22 RADIALS TURNED UP FOR THIS EVENT, including some illustrious names so the racing was fierce. Your Commanding Officer had a very successful week-end, finishing 3rd, winning two races in the process which meant, satisfyingly beating one of those illustrious names who happens to be a full-time professional sailor. One member of our fleet remarked that it was like watching the Ann of old – maybe she’s our version of Oscar Wilde’s creation, Dorian Grey? Mention must be made of Ninian Eadie,from Queen Mary,  sailing at the ripe old age of 75+ and managing a very creditable 12th place. I mustn’t forget, either, our very own Hayley Hughes who made her way serenely around the course during those first two windy races – looking back twelve months Hayley, there would have been a very different outcome. Bob and Andrew weren’t the only ones enjoying the wind. Pete Taylor had great fun and some success too, achieving finishes of 7-10-7 on that first day. He carried on his enjoyment well into the evening drinking until there was no-one left to drink with! He’s not a great fan of poetry I think but I can almost hear him saying to Rachel the following morning:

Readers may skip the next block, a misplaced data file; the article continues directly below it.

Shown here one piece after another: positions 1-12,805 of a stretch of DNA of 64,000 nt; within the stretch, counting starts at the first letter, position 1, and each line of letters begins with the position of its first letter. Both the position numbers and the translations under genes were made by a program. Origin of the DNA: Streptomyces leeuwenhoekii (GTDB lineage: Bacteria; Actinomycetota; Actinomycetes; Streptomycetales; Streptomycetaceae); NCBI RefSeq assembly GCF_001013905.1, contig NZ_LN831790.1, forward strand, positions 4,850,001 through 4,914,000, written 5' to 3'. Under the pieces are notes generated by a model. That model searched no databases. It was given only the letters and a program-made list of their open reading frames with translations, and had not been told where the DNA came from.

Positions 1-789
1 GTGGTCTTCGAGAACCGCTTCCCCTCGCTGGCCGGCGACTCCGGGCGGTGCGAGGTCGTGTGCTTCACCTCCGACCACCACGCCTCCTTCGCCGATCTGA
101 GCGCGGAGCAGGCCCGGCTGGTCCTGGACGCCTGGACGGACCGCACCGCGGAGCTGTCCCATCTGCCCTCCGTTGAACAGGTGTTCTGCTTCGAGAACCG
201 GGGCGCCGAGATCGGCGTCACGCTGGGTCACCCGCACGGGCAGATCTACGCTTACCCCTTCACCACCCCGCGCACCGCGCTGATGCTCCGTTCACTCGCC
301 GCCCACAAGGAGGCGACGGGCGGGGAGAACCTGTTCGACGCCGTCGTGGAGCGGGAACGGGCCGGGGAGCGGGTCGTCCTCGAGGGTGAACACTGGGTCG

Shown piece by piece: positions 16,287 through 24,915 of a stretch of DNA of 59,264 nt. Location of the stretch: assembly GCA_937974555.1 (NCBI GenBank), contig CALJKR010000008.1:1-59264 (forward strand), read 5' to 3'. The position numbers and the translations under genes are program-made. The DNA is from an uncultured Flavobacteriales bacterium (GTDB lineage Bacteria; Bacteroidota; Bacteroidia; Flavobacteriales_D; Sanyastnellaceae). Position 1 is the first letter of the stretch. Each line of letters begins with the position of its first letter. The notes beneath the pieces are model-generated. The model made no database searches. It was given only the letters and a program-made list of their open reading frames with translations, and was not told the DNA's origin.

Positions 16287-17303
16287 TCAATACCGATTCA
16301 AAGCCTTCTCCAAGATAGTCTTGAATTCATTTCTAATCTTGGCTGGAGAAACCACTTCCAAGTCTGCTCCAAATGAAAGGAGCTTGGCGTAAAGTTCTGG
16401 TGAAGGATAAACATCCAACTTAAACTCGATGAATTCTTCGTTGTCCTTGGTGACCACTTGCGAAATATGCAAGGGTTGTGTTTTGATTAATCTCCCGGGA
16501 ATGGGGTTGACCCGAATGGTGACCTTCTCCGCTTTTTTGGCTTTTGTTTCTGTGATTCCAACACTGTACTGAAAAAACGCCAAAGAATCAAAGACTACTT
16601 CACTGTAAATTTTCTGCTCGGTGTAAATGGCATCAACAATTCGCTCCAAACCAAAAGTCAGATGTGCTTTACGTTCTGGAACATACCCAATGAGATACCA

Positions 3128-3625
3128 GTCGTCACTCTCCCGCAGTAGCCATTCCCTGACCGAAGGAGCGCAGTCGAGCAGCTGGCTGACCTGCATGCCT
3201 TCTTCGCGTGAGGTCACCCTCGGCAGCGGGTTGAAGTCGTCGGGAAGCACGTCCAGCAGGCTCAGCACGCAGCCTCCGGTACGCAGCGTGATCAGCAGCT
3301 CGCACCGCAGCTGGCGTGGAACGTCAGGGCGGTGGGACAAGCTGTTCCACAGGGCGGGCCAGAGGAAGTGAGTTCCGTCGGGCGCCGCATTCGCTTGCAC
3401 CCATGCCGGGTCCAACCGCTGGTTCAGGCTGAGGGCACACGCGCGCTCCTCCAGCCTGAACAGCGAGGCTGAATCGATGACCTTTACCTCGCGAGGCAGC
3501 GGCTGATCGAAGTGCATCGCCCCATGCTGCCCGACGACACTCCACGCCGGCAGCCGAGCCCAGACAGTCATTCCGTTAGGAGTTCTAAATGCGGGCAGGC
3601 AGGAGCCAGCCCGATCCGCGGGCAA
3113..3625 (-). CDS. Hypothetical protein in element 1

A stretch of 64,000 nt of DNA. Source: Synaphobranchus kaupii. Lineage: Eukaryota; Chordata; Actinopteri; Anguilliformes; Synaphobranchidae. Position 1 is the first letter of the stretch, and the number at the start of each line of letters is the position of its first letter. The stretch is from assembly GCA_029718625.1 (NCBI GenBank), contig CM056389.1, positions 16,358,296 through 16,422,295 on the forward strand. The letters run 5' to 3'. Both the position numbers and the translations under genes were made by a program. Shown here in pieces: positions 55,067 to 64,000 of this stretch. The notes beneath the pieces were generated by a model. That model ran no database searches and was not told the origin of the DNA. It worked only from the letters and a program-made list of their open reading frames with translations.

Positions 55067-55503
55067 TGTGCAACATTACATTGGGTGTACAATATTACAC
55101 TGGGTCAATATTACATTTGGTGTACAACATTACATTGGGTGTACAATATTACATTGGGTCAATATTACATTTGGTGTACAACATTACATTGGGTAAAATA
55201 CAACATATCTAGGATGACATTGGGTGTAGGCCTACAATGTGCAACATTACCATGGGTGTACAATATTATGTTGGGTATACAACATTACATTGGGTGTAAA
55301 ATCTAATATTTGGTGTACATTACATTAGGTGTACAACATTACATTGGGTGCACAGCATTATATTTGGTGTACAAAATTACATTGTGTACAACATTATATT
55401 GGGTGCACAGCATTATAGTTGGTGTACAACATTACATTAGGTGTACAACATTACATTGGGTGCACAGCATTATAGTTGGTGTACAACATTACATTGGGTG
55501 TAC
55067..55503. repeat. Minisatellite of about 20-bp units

“My heart aches, and a drowsy numbness pains

  My sense, as though of hemlock I had drunk.”

Well done Pete, you may not be a legend in age, like Ninian, but you are one in status!

ALL THAT REMAINS TO BE DONE, is the small matter of our sailor of the month award. Hayley was well in the frame for her heroics in the first two races of the Masters event but she’s already a winner so has disqualified herself. Dave Pointer also had a shout but too much success in his Laser sailing career might not be good for him! I did consider awarding it to Mike Atkinson for being such a good dad and missing a great day’s racing to carry out parenting duties. But, for her fantastic efforts on and off the water during the month, September’s sailor of the month award goes to Ann Keates. And, in case, you think I have a vested interest, I solemnly swear in public that I will not be the one to drink her prize!

Sail fast and fair,

Ann & John 

 

 

 

Leave a Reply

Your email address will not be published. Required fields are marked *

Up ↑

%d bloggers like this: